Beginning late this summer, a set of rather extraordinary commercials will begin to appear on television sets across the nation.
"Listerine will not prevent colds or sore throats or lessen their severity," the announcer's voice will say.
The commercial is the end product of a seven-year battle between the Federal Trade Commission and Warner-Lambert Co., of Morris Plains, N.J., maker of Listerine, which has been advertised and sold as a cold remedy since 1921.
FTC officials say they are closed to issuing a final order in the case, which the agency finally won when, after a long court battle, the Supreme Court upheld an FTC claim that advertising for Listerine was deceptive.
Listerine, the best-selling mouthwash in the country, had advertised that it stopped colds by killing the bacteria that cause them and that garling with Listerine resulted in fewer and milder colds.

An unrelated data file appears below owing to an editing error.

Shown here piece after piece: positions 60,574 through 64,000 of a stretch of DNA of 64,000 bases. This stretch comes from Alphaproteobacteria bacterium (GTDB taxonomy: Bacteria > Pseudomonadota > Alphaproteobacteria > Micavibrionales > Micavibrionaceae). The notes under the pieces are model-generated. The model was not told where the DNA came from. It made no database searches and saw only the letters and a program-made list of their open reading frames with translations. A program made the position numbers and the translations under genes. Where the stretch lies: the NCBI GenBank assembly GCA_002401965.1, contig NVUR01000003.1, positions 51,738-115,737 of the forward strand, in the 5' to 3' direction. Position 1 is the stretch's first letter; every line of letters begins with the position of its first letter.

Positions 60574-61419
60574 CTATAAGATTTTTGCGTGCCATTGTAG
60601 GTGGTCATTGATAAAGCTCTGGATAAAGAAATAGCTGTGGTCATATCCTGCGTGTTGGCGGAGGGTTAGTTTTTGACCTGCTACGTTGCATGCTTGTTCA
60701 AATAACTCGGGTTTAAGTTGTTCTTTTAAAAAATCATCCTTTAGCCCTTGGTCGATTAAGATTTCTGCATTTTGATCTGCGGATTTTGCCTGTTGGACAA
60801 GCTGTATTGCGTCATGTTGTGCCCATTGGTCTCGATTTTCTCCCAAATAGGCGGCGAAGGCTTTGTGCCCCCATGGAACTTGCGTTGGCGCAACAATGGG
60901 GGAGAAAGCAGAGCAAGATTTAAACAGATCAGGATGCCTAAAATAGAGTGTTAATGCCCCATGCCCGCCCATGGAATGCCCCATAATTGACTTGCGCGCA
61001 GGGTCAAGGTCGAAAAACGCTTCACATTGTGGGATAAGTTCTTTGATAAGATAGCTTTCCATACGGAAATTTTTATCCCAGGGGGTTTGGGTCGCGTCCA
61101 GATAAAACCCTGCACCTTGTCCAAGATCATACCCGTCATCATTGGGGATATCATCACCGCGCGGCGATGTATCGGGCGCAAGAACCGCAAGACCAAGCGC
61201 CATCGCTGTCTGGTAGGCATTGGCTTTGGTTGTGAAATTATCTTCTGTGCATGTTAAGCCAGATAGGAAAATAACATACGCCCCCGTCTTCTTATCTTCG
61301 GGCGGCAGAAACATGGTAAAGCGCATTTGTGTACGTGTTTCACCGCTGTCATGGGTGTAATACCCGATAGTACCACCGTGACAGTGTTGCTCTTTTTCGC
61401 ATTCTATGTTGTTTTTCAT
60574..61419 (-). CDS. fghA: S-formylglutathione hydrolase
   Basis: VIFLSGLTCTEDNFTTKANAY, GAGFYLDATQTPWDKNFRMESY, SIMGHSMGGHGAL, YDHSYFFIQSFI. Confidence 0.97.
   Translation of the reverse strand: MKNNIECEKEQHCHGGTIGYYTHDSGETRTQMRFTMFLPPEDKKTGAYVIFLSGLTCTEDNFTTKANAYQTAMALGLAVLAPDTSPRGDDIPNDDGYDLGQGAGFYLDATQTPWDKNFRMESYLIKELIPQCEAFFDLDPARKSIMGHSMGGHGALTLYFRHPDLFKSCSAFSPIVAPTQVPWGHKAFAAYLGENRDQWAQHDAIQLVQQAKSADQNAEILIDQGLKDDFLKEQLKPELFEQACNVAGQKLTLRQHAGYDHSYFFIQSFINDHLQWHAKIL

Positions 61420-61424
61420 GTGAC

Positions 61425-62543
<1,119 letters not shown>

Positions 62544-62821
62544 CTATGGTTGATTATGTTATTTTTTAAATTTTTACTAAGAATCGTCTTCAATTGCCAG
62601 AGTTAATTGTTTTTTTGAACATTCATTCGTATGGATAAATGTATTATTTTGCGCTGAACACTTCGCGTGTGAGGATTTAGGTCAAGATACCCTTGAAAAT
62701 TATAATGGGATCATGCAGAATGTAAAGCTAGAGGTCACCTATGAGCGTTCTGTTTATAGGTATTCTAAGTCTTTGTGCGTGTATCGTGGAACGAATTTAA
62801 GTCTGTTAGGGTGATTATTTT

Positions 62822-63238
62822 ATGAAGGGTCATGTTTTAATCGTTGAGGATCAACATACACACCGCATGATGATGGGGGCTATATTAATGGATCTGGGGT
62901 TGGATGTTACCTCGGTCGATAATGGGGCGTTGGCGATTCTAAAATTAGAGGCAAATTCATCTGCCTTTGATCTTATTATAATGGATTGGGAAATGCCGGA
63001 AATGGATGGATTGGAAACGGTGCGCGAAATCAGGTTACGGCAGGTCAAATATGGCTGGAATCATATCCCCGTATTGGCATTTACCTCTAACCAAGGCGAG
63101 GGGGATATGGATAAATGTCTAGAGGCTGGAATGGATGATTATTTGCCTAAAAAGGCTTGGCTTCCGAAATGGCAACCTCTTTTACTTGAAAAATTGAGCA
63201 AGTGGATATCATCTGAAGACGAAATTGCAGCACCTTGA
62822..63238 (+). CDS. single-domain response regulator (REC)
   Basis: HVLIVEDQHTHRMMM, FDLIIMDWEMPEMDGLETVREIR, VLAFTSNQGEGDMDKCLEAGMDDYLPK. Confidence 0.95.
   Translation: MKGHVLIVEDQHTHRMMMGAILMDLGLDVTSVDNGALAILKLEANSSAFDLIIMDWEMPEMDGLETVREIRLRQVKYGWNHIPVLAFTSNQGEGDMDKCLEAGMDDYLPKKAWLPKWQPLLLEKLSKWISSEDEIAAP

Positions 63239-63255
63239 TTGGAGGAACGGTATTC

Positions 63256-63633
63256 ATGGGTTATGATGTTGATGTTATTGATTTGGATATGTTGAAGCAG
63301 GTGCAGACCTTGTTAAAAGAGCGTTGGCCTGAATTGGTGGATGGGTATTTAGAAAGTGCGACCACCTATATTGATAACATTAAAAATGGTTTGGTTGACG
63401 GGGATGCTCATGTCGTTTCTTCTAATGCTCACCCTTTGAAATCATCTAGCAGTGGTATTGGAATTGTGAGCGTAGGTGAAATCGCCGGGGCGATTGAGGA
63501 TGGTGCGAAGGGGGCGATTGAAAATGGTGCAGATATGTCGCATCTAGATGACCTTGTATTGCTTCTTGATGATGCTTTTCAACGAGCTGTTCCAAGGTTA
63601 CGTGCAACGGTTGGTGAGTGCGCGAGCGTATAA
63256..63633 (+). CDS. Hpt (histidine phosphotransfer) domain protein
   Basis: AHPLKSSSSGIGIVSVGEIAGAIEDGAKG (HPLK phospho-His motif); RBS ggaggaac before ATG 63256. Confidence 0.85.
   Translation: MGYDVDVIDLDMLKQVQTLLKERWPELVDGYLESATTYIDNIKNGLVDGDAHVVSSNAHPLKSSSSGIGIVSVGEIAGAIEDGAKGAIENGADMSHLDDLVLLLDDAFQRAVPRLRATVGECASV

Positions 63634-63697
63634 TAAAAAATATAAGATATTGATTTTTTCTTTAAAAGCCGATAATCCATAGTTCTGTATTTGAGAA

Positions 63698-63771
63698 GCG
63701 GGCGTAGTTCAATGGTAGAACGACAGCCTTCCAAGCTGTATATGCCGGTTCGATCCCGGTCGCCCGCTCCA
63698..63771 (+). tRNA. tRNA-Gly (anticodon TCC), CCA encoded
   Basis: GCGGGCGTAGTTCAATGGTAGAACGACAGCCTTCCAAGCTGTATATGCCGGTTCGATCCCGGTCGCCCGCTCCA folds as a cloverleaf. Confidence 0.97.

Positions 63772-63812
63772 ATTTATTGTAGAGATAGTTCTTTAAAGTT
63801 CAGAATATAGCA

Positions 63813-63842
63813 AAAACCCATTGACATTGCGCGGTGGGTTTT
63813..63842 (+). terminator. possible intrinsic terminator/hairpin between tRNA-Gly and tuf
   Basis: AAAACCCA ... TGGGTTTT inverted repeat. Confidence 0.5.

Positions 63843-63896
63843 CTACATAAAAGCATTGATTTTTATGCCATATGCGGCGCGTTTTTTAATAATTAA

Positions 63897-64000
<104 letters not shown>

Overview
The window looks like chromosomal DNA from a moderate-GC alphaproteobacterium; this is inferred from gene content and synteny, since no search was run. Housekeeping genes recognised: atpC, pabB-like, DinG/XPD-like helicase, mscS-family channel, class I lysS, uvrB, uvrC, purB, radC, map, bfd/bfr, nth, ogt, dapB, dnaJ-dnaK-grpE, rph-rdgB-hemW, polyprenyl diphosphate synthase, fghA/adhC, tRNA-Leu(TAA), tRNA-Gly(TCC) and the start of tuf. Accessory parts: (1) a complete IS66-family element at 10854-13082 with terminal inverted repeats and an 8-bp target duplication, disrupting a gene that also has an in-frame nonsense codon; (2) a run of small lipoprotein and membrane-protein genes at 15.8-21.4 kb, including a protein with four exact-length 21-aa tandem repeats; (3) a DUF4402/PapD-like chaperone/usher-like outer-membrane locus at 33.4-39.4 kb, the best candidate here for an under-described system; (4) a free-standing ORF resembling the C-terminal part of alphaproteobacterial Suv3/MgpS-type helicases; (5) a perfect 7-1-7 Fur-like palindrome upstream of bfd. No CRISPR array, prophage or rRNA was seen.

FTC studies have shown that no gargle is effective against colds, which were shown to be caused not by bacteria but by viruses that enter through the nose and eyes.
The FTC usually settles false-advertising cases by merely stopping the ad campaign. But it ruled that Listerine's campaign had been running so many years that many people would continue to believe the message even after the ads were taken off.
Consequently, the FTC has ordered that Warner-Lambert spend $10.2 million in "remedial advertising."
Warner-Lambert spokemen Thorn Kuhl told Associated Press yesterday that he expects the ads to begin appearing in August and September.
"We have been working on appropriate television commercials. We're just waiting for the final FTC order before we begin placing them," he said.